Omar Saad, a Palestinian musician and high school senior from the Druze minority religious community, faces imprisonment over his refusal to take part in a recruitment test for the Israeli military on Wednesday (31 October).
Saad has bravely made his views known to Benjamin Netanyahu, Israel’s prime minister, and Ehud Barak, its defense minister. In a letter to both men, Saad stated: “I will not be fuel to the fire of your war” (“I’m Omar Saad and I will not be a soldier in your army,” Abir Kopty’s blog, 27 October).
Speaking to The Electronic Intifada, Saad elaborated on why military service repelled him. “As a believer in nonviolence whose only weapon is his viola and as someone who believes in the right of all people to live in freedom, dignity and equality, I can never serve in an army that intrinsically opposes these values,” he said.
Hailing from the Galilee village of Meghar, Saad belongs to a family with a proud tradition of defying Israel’s diktats.
“I was raised in a politically-aware household. My father refused to serve in the Israeli army and, together with my mother, they entrenched in us a sense of belonging to the Palestinian people,” he said. “From a very young age my siblings and I understood that we are an inseparable part of the Palestinian people.”
Whereas most Palestinian citizens of Israel have been exempt from military service, conscription was forced on young Druze men in 1956.
Some 84 percent of Druze men serve in the army, according to data from the Israeli military (“My uncle, the hero,” Ynet, 25 April 2012). While that figure indicates that Druze are even more likely to perform military service than Jewish Israelis, there is a strong refusenik movement within the Druze community.
Saad’s stance appears all the more courageous, considering that Druze tend to be punished more severely than Jewish Israeli conscientious objectors.
“Unlike pacifist Israelis, Druze objectors do not get exemption on conscientious grounds, as if we have no conscience,” said Ajwad Zidan, a Druze citizen who has spent six months in prison for refusing to be conscripted. “We suffer from extremely harsh treatment during our imprisonment, which aims to intimidate us and scare other Druze from taking a similar decision.”
Samer Swaid, secretary of the Druze Initiative Committee, a group opposing military service, argues that the 84 percent statistic cited by Israel does not tell the whole story.
“A study conducted by a Haifa University professor in 2010 shows that two-thirds of the Druze youths would not enlist if given the choice,” he said. “Moreover, the national security conference in Herzliya has warned for two years against the increasing number of Druze youth who refuse to serve in the army,” he explained (see also “Druze and military service in Israel,” Alternative Information Center, 17 June 2012).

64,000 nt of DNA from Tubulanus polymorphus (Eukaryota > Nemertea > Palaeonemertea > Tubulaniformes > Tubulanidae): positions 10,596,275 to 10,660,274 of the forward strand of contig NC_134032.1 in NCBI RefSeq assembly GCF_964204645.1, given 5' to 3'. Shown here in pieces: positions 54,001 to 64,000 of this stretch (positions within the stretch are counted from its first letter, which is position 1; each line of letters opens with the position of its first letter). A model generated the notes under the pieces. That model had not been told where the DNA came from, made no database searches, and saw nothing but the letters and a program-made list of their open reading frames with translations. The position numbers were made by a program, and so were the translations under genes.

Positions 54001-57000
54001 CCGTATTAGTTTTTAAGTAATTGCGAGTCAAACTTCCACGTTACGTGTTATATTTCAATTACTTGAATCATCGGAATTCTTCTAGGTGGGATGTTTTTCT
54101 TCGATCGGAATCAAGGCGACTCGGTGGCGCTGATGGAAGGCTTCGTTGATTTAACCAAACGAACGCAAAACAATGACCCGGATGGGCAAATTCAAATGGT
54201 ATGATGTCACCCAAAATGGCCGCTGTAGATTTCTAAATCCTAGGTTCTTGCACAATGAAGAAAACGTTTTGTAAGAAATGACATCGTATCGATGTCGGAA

Swaid, who works as an assistant to Hanna Swaid, a member of Israel’s parliament, theKnesset, added: “Despite [more than] five decades of mandatory conscription, Druze villages suffer, like the rest of Palestinian villages in Israel, from institutionalized and systematic marginalization and discrimination. Many Druze youth see themselves as part and parcel of the Palestinian people and refuse to cooperate with a system that kills and oppresses fellow Palestinians and occupies their own land.”
The introduction of military service for Druze citizens followed talks between representatives of the Israeli state and a few Druze community leaders. The Druze people themselves were never given an opportunity to say if they consented to this move.
Israel forced military service on the Druze as part of plan to sow divisions among Palestinians. The Zionist leadership wished to exploit the status of the Druze community — a small minority without an organized leadership — to create a separate Druze identity that would be hostile to other sections of Palestinian society.
Conscription encountered significant resistance. In 1958, the Free Young Druze Movement was set up. One of its founders, Jamal Zidan, became the first Druze to be jailed for refusing to serve in the army. Other outspoken opponents of conscription included the poet Samih al-Qasim, who was also jailed for refusing to serve, and the writer Mohammad Nafa.
Inspired by the Free Officers Movement in Egypt, the group mostly worked in secret due to the harsh martial law conditions imposed on Palestinians in Israel between 1948 and 1966.
Later — in March 1972 — activists from this group, along with members of the Israeli Communist Party, met at the house of Sheikh Farhoud Farhoud, and created the Druze Initiative Committee. It remains the leading Druze organization fighting compulsory service.
Fifty-six years after conscription was forced on his community, Saad underscores why Druze must keep on opposing it. “I want my Palestinian brethren to know that, even though there are Druze who serve in the army because they are convinced it is the right thing, the majority are against it,” he said. “Many of them are scared of paying the price of objection. But there are many who believe like me and many who have paid a hefty price for refusing.”
Unfortunately, the issue of Druze conscription is often ignored by Palestinian journalists. This reflects an unjust generalization against Druze Palestinians. The perception that the Druze community are traitors plays right into the hand of the Zionist system that sought to divide and fragment the Palestinian society along sectarian lines. As it happens, collaboration with Israel is not confined to any sect or religion. Hundreds of Muslim and Christian Palestinians serve in the Israeli military voluntarily.
It is vital to understand that the Druze are victims of the Israeli occupation and militarism, just like the rest of us Palestinians. Understanding this reality is a necessary first step to encourage more Druze teenagers to refuse military service, thereby increasing Palestinian unity.